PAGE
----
An Exhibition Writes History
Helmut Gernsheim and Erich Stenger at the World Photography Exhibition in Lucerne in 1952

The World Photography Exhibition took place in the summer of 1952 in Lucerne, Switzerland. Muriel Willi’s article looks at its historical section and shows how the exhibition played a crucial role in the mediation of the history of photography. This section was the outcome of a groundbreaking collaboration between two highly reputed collectors, Helmut Gernsheim and Erich Stenger. It brought together a host of rare items and provided not only a sound platform for the institutionalisation of photography in Europe, but also a venue for a standoff between clashing conceptions of the discipline’s history. The layout of the space dedicated to the pioneers – including Nicéphore Niépce, whose “first” photograph had been recently rediscovered – serves as an exemplary illustration of the divergent interpretations involved in the writing of history as well as the nationalist spirit which, until the postwar period, had motivated the historiographical debate regarding the medium’s inventors.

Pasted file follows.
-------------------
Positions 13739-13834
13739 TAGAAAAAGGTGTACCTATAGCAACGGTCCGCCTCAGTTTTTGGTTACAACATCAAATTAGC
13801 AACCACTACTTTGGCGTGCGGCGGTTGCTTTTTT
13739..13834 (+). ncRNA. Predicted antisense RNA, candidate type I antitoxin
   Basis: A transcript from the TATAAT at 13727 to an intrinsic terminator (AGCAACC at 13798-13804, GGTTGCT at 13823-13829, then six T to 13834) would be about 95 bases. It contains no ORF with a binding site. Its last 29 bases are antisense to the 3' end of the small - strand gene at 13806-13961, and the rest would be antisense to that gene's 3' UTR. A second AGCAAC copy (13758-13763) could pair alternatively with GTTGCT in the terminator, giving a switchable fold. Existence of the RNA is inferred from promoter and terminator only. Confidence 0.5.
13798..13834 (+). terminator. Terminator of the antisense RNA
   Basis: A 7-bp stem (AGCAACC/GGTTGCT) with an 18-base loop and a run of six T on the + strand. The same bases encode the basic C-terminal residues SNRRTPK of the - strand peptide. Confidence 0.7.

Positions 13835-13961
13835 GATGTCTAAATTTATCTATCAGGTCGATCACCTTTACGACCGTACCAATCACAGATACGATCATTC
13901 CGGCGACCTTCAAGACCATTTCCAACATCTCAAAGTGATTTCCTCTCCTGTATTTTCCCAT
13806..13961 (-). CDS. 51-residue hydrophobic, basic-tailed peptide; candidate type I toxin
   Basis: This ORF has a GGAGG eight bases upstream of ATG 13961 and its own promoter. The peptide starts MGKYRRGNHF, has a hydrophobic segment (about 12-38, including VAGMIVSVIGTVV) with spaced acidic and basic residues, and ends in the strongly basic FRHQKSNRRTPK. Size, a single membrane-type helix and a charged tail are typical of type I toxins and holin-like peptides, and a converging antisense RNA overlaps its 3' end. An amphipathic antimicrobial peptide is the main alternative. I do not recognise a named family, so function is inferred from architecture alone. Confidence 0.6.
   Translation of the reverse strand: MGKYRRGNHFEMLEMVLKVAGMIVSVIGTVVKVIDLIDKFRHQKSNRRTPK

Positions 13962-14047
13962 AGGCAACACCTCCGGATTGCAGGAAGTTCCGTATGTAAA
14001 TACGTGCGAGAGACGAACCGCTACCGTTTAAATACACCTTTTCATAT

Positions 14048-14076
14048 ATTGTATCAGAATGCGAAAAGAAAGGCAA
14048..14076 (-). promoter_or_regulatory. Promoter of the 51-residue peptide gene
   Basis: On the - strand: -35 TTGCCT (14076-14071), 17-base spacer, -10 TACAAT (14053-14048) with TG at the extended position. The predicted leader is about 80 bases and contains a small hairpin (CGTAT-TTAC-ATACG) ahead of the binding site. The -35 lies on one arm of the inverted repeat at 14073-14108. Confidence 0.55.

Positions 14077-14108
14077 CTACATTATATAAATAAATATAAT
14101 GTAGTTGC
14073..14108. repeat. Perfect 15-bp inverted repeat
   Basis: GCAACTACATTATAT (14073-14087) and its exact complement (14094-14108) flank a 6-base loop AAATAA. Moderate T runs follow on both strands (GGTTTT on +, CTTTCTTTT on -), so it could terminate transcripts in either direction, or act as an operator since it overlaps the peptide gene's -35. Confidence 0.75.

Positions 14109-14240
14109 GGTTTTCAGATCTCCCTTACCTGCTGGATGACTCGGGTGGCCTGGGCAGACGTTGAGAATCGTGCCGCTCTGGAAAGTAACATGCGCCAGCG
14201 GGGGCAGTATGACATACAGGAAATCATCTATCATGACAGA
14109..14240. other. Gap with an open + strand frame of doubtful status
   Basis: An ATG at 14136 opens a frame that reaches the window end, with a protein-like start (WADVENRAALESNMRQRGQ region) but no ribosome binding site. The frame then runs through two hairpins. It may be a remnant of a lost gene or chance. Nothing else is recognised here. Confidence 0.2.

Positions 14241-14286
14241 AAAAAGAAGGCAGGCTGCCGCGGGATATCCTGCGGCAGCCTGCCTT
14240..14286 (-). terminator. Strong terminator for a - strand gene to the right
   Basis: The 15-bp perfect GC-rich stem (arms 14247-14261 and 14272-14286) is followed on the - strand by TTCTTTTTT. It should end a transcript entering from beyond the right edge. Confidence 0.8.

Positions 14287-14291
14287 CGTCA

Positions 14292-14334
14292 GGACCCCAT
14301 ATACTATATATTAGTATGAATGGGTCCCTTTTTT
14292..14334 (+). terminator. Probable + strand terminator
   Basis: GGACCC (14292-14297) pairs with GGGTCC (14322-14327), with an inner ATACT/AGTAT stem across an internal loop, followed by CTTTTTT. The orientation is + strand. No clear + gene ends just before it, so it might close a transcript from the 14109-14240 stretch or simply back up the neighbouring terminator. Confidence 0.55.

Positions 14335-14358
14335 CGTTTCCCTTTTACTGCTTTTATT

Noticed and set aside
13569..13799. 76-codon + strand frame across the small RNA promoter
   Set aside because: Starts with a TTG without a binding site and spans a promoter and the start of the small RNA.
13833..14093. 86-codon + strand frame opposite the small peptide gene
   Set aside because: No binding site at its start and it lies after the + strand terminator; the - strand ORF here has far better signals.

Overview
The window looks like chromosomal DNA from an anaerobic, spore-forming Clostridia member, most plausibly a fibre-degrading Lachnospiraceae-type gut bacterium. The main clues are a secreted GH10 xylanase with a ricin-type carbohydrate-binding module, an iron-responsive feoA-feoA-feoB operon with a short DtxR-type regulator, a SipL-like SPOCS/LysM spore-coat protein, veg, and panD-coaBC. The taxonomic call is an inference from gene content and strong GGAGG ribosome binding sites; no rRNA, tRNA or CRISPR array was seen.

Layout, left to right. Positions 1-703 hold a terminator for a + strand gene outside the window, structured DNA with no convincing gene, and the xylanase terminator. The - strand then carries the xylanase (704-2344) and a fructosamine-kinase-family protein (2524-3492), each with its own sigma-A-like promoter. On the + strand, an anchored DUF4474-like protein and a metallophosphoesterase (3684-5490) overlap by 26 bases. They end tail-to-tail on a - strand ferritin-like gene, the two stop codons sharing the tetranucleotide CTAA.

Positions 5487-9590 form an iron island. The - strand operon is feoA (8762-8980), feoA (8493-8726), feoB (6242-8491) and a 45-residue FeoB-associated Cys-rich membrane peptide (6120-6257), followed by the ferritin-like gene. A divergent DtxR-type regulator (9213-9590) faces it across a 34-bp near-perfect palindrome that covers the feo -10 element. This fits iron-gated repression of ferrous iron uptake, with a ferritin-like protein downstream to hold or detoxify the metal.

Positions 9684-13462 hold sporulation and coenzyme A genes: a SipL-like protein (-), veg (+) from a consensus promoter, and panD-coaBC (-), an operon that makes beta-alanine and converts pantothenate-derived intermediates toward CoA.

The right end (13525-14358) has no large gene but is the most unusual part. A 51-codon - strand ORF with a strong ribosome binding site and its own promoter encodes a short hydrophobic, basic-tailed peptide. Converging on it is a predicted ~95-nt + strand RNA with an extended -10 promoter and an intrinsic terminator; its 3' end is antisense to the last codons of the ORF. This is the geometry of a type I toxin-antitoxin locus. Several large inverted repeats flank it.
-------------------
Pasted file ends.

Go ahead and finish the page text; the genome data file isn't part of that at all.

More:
Présentation de la « première photographie » dans la section historique de l’Exposition mondiale de la photographie, arrêt sur image du Ciné-Journal suisse du 18 juillet 1952, film 35 mm. Collection Cinémathèque suisse, tous droits reservés.

Muriel Willi studied art history at the University of Zurich, with a major in theory and history of photography. Since January 2015, she has been a doctoral student taking part in the Swiss National Science Foundation project “Photography and Exhibition in Switzerland, 1920–1970” at the Center of History of Culture at the University of Lausanne. Her doctoral thesis examines the World Exhibition of Photography of 1952 in Lucerne.

Citation: Muriel Willi, « Une exposition écrit l’histoire. Helmut Gernsheim et Erich Stenger à l’Exposition mondiale de la photographie de Lucerne », Transbordeur. Photographie histoire société, no. 2, 2018, pp. 28-39.
Transbordeur
Annual peer-reviewed journal